Social media has created an “all about me” generation. I’m only 27 years old, but sometimes I feel like a crotchety old lady when I walk through the mall, the grocery store, or even down the street (literally, everywhere I go) and I see people taking 25,000 selfies. Don’t get me wrong, I’ve taken the occasional selfie as well; however, I have “friends” on Facebook whose entire timeline are pictures of themselves that they post every couple of hours. These are reinforced by other people liking and commenting on said pictures. People are literally so consumed with themselves. This clearly negatively impacts relationships. A healthy relationship is not about one person in the relationship. It is about both people communicating their needs and compromising so that those needs are met. How can this be fixed? Make sure you are aware of your partner’s needs and engage in healthy communication (see the previous point).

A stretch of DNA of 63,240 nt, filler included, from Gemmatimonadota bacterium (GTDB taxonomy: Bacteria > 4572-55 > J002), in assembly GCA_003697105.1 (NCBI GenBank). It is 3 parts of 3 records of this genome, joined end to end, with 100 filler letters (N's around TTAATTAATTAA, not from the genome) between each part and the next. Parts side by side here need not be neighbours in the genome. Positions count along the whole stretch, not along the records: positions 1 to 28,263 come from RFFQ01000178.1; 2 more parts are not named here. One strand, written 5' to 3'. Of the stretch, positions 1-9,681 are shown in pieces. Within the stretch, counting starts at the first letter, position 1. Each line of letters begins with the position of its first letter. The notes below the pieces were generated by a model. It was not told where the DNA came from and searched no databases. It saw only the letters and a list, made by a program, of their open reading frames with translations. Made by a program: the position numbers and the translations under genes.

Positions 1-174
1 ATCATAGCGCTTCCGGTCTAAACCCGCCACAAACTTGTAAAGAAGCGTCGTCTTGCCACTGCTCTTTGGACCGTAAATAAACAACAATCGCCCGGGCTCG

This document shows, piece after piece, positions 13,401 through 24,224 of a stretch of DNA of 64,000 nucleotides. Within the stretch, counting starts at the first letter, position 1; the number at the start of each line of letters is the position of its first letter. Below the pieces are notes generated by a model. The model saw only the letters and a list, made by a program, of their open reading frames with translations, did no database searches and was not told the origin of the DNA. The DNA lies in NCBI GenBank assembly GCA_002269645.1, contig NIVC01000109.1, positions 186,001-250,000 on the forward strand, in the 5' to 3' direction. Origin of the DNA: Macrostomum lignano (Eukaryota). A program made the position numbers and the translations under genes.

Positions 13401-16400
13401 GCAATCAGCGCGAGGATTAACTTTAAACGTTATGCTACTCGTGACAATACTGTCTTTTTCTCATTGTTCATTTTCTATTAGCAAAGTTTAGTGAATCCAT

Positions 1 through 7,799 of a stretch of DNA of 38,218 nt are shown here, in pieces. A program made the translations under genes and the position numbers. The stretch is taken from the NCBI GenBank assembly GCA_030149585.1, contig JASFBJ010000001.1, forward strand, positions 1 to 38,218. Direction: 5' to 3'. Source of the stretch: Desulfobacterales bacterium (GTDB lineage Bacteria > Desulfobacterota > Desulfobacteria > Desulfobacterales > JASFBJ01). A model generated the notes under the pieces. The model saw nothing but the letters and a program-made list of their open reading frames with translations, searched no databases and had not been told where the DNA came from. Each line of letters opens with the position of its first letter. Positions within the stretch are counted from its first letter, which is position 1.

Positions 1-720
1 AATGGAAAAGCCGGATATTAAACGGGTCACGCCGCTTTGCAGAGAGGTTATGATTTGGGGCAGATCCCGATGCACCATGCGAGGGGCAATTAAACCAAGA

Before this post comes off sounding like the rantings of the bitter 80-year-old lady inside of me, I want to note that I understand not everyone is like this. There are amazing young (and older) men and women who utilize the amazing benefits of social media and are able to maintain healthy relationships. This more just speaks to the general trends I’ve noticed in my own experiences. Hopefully as technology continues to evolve and develop, we can continue to hold on to core values and foundations that enable us to interact with others in a healthy way.
Until the next journey,